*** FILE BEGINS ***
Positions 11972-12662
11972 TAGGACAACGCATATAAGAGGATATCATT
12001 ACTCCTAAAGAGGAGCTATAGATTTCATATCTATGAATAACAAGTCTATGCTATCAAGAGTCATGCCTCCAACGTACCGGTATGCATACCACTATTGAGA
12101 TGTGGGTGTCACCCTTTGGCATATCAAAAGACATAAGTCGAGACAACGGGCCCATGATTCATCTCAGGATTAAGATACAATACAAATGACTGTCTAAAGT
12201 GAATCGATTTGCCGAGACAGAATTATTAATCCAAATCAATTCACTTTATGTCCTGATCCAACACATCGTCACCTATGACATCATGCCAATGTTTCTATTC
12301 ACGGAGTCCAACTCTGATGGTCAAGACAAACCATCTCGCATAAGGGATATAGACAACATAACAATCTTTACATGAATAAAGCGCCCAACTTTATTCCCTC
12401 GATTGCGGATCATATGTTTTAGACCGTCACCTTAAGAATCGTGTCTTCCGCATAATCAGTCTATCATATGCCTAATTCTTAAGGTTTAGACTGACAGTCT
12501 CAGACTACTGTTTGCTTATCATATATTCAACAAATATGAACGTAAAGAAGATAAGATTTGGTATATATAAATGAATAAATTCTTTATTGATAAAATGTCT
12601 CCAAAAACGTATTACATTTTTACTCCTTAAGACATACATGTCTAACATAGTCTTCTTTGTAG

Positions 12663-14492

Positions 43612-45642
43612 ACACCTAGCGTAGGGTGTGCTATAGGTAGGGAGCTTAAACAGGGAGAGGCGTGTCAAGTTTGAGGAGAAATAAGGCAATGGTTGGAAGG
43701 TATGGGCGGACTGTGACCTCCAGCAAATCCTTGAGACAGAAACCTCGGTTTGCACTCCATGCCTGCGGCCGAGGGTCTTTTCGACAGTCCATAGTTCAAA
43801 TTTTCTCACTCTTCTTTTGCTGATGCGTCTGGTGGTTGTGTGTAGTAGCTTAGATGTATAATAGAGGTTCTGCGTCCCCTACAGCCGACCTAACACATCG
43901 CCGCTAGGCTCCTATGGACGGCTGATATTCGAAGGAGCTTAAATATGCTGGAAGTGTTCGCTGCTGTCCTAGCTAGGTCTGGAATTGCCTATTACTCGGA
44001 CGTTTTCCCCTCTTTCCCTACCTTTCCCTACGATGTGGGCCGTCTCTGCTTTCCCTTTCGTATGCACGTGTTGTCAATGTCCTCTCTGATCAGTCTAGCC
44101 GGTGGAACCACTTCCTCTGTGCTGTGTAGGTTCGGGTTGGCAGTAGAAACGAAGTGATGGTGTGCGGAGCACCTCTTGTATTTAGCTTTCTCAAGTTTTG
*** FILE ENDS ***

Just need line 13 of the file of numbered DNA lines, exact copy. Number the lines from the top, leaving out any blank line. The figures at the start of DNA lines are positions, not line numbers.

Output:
43701 TATGGGCGGACTGTGACCTCCAGCAAATCCTTGAGACAGAAACCTCGGTTTGCACTCCATGCCTGCGGCCGAGGGTCTTTTCGACAGTCCATAGTTCAAA